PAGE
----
Microchip helps Humane Society reunite owner with missing, injured dog
Dog survives car accident before returning home
If dogs could talk, Moree would have quite a tale to tell.
The two-year-old Shepherd mix escaped from his far Northwest Side gated backyard Thanksgiving Day, embarking on a five day adventure and driving his owner Jennifer Benavides crazy in the process.
"We went out looking for him for a couple of hours, but we couldn't find him in the neighborhood," said Benavides.
Benavides then posted flyers in the area and several ads on Craigslist. Someone finally called with good news Monday.
"Five days later, I get the call from the Humane Society that he has been turned in injured," Benavides said.
Moree was hit by a car Monday afternoon somewhere along Bandera Road, several miles from his home. A Good Samaritan picked up the injured dog and took him to the Humane Society.
Moree's ID tags had fallen off his collar, but his rescuers found everything they needed on his microchip that was implanted when Benavides adopted him from the Humane Society two years ago.
"I was very thankful. I was crying when they called me to tell me that he was there," said Benavides.
Luckily, Moree wasn't seriously injured when he was hit by the car. He had some cuts and bruises, but no broken bones. By Tuesday evening, the dog was recuperating at home.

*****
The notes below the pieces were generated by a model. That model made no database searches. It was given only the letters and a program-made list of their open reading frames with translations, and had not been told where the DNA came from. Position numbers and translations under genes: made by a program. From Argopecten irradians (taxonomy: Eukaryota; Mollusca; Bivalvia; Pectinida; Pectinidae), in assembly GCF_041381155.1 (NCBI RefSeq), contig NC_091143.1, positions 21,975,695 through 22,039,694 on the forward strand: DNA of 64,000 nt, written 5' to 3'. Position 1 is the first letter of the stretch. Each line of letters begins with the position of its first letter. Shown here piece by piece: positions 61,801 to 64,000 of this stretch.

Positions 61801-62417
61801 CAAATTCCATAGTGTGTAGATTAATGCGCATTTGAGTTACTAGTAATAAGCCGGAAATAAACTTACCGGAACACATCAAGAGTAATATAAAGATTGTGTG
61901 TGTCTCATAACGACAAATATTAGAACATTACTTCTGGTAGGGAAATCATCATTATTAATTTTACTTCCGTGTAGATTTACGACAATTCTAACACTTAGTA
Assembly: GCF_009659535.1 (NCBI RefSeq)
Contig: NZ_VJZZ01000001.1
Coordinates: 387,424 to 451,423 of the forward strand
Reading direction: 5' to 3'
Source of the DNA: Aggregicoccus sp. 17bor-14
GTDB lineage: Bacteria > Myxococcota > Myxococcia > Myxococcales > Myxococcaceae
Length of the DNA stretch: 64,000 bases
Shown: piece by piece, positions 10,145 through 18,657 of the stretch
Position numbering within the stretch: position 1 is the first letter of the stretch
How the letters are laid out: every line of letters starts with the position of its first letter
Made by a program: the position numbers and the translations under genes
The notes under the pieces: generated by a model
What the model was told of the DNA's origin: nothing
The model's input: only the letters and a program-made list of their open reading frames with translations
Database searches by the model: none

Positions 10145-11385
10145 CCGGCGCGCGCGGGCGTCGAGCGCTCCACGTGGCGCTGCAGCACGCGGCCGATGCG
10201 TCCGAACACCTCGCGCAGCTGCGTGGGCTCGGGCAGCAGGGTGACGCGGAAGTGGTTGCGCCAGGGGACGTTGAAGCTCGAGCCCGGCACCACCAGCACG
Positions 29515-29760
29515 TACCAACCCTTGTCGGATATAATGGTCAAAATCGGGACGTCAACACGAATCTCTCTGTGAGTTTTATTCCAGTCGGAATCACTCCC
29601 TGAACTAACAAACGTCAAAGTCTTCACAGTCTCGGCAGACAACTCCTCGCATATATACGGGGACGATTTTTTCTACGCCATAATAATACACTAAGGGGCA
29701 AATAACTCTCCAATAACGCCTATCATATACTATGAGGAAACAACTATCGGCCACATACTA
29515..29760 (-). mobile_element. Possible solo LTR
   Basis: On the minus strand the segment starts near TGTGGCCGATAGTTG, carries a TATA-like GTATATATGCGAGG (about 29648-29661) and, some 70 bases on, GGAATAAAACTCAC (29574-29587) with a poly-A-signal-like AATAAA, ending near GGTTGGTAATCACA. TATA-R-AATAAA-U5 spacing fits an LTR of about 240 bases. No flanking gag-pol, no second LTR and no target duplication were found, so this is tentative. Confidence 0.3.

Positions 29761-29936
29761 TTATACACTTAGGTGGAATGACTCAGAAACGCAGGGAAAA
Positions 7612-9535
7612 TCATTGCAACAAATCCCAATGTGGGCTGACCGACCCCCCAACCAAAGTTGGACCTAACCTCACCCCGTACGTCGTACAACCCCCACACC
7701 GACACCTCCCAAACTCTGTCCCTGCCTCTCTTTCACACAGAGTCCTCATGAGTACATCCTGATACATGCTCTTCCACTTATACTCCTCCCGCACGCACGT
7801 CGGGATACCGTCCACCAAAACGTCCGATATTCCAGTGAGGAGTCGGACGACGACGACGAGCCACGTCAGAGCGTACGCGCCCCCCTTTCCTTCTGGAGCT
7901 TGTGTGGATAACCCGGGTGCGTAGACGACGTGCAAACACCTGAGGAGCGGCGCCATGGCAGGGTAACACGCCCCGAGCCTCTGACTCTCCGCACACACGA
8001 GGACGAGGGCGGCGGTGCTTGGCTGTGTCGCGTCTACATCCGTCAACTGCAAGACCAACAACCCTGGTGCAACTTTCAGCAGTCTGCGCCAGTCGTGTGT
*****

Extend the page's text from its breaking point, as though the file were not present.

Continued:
"He is taking it easy, enjoying being home finally," said Benavides.
While microchips can be helpful in reuniting lost pets with their owners, they're only useful if the information on them is kept up to date.
"We find a decent amount of microchips, but about 70 percent have bad or old information and we still can't reach the owner," said Seamus Nelson, Director of Communications for the San Antonio Humane Society.
Nelson said only about 14 percent of missing pets ever find their way home. Most don't have ID tags or microchips and those that do often have out of date information on them. To help improve those statistics, the Humane Society microchips every pet they adopt out. All pet owners can make an appointment to have their animals micro-chipped by the Humane Society for just $25.
"This is a perfect example of why. Dog tags fall off. Whether they're playing or any number of reasons, a dog tag can fall off," Nelson said. "That microchip is stuck with them for a long time and we can always track down the owner."
Benavides may never know who picked Moree up after he was struck by a car, but she sure is grateful.
"Thank you so much," Benavides said. "You don't know how much it means to me that he was saved.”
For a list of recent stories Tim Gerber has done, click here.
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